a snapshot of Mississippi blues

Deep Blues (Atlantic)
Various Artists

By Mark Clark

Deep Blues — the soundtrack to an upcoming film on little-known Mississippi blues performers — shimmers like an oasis in the plastic desert of popular music.

It is genuine, often raw, always powerful. And, best of all, it's fun.

As Rolling Stone critic Robert Palmer, who assembled this soundtrack and worked on the film, writes in the liner notes: "This is not folk music … this is music from the heart of rock and roll. Play it very loud.

About half the selections are unvarnished solo acoustic numbers, most of them recorded in private homes and most of them Robert Johnson covers or originals that sound remarkably similar to Johnson's work. The other half of the material features full-sized, electric bands, recorded in tiny clubs such as Kimbrough's Joint in Holly Springs, Miss. and the Playboy Club in Greenville, Miss. It's flashier, more Chicago-style blues fare, laced with brain-splintering, buzzsaw guitar chops.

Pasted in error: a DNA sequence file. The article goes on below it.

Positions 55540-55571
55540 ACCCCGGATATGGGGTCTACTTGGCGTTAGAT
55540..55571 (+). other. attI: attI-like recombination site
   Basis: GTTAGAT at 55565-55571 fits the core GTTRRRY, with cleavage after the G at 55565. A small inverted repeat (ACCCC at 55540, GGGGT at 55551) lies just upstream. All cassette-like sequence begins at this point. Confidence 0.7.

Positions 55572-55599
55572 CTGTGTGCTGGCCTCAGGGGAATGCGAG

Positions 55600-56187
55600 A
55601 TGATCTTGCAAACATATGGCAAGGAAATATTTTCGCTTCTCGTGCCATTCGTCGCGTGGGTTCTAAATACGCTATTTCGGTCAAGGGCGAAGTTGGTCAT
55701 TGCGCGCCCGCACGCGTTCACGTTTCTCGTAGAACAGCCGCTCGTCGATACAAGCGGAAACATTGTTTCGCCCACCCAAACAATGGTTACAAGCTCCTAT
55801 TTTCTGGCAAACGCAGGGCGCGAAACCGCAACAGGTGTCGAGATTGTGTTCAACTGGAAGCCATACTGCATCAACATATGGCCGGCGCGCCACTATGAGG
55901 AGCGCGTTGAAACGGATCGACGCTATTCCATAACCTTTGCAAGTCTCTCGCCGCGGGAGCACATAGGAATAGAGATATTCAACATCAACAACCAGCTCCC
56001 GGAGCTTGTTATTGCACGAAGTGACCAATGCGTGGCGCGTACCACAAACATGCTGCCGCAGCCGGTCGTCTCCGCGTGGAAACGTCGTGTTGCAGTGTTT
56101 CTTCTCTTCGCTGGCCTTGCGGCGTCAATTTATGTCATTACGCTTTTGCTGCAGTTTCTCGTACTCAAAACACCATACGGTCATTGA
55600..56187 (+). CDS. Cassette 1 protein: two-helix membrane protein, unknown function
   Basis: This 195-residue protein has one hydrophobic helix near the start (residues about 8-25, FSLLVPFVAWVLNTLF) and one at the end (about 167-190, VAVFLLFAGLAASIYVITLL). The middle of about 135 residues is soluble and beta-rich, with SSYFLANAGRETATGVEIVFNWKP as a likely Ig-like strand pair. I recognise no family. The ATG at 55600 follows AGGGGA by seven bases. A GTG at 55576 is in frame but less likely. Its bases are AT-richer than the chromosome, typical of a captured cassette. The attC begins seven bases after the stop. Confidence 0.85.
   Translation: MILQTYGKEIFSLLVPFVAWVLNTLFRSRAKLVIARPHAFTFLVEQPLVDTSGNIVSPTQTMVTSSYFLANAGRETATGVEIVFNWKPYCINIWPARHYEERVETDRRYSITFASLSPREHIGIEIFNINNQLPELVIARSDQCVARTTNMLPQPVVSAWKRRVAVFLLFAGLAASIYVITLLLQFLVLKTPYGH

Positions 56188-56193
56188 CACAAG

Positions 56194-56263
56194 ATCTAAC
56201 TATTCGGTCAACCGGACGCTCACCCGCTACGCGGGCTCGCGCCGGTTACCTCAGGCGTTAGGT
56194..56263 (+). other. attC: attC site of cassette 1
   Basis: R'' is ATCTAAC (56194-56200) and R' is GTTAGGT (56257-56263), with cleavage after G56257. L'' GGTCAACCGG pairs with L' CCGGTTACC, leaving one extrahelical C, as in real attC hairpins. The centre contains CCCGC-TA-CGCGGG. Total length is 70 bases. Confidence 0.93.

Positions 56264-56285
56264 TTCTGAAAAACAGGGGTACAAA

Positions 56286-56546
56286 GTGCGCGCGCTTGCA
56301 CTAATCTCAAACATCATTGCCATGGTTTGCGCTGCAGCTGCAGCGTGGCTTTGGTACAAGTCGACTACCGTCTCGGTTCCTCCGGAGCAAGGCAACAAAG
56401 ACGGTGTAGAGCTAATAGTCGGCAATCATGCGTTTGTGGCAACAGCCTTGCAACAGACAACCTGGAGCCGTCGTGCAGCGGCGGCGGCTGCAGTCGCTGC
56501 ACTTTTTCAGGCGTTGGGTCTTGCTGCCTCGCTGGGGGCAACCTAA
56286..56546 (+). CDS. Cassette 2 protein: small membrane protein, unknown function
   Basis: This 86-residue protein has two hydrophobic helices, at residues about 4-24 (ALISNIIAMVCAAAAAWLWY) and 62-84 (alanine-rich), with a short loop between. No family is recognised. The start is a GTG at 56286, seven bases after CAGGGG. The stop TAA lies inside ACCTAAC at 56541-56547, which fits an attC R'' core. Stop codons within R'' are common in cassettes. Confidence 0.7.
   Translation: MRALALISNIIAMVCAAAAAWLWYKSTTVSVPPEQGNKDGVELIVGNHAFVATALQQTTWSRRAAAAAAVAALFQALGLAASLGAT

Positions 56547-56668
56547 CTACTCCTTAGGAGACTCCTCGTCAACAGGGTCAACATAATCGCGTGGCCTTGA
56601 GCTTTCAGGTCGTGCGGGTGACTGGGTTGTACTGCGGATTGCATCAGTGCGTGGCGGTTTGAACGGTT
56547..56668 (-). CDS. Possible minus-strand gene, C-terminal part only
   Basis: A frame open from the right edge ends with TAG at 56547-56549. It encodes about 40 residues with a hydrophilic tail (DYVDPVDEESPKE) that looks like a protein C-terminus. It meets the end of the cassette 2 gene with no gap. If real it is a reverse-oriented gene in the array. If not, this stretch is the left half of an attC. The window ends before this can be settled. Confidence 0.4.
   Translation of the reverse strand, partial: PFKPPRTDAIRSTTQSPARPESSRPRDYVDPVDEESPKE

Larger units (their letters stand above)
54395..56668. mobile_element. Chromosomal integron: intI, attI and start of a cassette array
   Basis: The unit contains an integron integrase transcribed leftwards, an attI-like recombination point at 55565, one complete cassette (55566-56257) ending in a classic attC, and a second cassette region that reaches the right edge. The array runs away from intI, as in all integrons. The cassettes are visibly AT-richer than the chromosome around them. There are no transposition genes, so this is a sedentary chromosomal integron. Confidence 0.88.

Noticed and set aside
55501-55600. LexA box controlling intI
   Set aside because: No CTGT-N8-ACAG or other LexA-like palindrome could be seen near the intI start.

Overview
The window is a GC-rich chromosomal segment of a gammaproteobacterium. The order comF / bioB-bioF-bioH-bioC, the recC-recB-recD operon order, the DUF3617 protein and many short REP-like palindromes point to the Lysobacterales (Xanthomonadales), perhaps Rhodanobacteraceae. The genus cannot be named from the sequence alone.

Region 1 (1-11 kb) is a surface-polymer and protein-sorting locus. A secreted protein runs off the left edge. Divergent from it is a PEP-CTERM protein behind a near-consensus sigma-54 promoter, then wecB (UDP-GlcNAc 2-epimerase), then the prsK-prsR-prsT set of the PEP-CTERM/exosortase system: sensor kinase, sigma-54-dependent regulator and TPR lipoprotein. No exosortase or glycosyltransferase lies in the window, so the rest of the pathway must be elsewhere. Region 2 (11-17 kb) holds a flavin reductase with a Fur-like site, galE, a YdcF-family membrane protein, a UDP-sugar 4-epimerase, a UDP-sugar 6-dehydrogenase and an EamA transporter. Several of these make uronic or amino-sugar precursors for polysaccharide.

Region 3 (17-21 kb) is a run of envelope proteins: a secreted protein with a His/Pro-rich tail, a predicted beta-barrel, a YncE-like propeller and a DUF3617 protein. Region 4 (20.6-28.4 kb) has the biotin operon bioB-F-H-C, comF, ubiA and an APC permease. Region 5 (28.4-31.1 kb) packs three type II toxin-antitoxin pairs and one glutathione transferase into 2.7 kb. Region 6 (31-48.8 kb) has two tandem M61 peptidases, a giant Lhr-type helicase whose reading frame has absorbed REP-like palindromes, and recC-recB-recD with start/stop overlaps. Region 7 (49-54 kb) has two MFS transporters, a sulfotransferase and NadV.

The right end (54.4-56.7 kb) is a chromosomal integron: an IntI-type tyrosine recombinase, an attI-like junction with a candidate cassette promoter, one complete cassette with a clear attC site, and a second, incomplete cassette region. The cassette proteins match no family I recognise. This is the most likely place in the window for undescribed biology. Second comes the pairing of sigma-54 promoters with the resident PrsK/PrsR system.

The only track that doesn't fit neatly into those two categories is the album's best, Jr. Kimbrough's dark, brooding "Jr.'s Blues." Kimbrough, after building a sinister-sounding electric riff, launches a soaring, careening, plane crash of a guitar solo.

The best acoustic selections include 87-year-old Jack Owens' "Devil Blues," a brutally beautiful track. Owens sounds as if he might fall over dead at any moment, from the effort he pours into his performance. Lonnie Pritchford performs a pair of remarkably faithful Johnson covers, "Terraplane Blues" and "If I Had Possession over Judgement Day."

The electric cuts, as a whole, aren't as satisfying, but remain enjoyable. Big Jack Johnson's three songs — "Catfish Blues," "Daddy, When Is Mama Coming Home" and "Big Boy Now"—are lightweight, even silly. ("Big Boy Now" is predicated on Johnson's yodeling ability.) Johnson's sound features a triple-guitar attack and gravely, B.B. King-like vocals. Palmer selects five cuts from R.L. Burnside, including a trio recorded with Burnside's electric band – all three upbeat, mainstream blues packing high-voltage guitar solos.